Once that piece of work is done, we move on to the next piece of work: registering a default copy to that title for members to borrow. Who does that? The title does it. We're thinking here about the thread of control - fans of sequence diagrams will know exactly what this is - where, like a baton in a relay race, control is passed from one object ("worker") to the next by sending a message. The library tells the new title to register a copy against itself. And on to the next piece of work, until all the work's been done, and we've passed the acceptance test.
Again, this is a largely mechanical exercise, with a pinch of good judgement thrown in, based on our understanding of how best to manage dependencies in software. For example, we may choose to avoid circular dependencies that might otherwise naturally fall out of the order in which the work is done. In this case, we don't have Title tell Library to add the title to the list of "new titles" - library's second piece of work - because that would set up a circular dependency between those two objects that we'd like to avoid. Instead, we allow control to be returned by default to the caller, library after title has done it's work.
On a CRC card, we capture information about collaborations on the right-hand side.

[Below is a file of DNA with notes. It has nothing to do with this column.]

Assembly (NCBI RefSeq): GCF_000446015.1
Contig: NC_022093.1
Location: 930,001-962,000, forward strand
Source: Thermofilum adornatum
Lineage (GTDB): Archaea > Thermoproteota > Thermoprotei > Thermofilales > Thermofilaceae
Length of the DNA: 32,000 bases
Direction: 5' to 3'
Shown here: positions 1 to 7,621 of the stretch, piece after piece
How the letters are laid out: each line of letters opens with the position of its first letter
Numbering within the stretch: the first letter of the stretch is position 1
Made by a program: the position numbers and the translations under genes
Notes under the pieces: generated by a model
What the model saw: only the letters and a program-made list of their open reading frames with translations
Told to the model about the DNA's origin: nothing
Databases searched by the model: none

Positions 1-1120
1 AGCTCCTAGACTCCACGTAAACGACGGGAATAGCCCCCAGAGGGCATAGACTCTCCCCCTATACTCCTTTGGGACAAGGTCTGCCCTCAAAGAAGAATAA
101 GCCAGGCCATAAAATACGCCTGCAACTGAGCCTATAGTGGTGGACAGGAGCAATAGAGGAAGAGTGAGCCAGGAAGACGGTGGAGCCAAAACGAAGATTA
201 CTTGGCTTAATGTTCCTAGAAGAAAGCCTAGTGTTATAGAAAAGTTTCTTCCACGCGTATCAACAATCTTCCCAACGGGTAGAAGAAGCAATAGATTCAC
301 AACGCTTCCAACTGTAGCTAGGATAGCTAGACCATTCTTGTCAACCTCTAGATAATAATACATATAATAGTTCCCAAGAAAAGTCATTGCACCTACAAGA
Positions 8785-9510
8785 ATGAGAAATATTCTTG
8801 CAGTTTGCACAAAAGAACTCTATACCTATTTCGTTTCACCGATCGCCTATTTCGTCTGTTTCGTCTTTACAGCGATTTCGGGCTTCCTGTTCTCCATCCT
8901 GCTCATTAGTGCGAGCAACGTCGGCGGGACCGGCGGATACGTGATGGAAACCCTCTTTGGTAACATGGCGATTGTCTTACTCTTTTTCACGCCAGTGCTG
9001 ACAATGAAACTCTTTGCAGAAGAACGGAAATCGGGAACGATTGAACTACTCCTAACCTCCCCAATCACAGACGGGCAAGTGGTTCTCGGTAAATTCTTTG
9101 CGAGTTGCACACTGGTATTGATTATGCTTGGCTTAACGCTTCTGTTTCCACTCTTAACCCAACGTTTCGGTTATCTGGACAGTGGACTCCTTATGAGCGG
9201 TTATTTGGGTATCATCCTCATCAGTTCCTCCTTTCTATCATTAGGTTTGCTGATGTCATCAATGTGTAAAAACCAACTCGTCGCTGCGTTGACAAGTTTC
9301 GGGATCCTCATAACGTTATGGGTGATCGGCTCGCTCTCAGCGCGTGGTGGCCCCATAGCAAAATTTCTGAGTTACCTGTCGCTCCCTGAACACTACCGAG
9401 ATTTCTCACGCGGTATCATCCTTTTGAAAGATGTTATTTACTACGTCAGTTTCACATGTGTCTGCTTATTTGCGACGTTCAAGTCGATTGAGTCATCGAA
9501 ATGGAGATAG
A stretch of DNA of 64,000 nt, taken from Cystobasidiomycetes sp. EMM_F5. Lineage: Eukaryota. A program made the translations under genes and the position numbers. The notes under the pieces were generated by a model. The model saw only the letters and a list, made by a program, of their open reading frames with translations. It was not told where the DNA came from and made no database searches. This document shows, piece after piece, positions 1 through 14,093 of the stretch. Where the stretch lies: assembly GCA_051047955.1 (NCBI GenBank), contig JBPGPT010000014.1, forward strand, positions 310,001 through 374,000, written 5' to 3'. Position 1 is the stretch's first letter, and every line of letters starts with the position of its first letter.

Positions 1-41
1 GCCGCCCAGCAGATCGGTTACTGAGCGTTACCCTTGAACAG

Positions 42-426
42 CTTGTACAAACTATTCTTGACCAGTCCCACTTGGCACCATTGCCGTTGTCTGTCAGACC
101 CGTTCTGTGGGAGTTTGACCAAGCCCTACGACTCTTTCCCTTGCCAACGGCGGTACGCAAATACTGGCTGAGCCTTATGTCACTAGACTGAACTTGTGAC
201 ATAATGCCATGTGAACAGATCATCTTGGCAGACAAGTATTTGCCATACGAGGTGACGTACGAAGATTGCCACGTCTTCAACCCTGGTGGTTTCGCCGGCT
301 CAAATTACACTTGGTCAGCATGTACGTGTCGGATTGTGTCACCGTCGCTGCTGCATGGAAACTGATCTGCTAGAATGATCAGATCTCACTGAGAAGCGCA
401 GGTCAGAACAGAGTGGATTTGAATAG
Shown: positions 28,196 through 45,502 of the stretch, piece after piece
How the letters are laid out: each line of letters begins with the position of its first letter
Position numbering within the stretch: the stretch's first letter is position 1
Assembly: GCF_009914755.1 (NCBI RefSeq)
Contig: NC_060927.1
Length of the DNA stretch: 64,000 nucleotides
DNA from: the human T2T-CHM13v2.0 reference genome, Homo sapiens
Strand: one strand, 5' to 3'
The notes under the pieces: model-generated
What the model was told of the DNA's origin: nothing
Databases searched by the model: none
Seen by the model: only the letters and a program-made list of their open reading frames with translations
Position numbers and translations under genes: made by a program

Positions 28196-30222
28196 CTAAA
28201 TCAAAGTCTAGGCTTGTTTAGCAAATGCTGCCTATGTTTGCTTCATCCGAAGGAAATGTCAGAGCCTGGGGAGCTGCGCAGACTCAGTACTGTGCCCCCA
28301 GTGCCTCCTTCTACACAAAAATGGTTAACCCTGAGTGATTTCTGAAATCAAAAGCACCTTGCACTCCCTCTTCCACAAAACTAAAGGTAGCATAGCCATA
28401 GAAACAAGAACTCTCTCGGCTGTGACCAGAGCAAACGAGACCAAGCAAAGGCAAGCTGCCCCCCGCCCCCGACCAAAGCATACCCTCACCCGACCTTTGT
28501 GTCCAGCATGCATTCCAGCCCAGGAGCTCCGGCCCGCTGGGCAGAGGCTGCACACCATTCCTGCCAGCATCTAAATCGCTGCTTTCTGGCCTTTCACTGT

Note that Member has no collaborators. This means that Member doesn't tell any other objects to do any work. This is how we can tell it's at the bottom of the call stack. Library, on the other hand, has no objects that tell it to do anything, which places it at the top of the call stack: Library is the outermost object; our entry point for this scenario.
Note also that I've got a question mark on the collaborators side of the Email Alert object. This is because I believe there may be a whole can of worms hiding behind its inscrutable interface - potentially a whole subsystem dedicated to sending emails. I have decided to defer thinking about how that will work. For now, it's enough to know that Title tells Email Alert to send itself. We can fake it 'til we make it.
So, in essence, we now have an object oriented design that we believe will pass the acceptance test.
The next step would be to implement it in code.
Again, being a test-driven sort of cat, I would seek to implement it - and drive out all the low-level/code-level detail - in a test-driven way.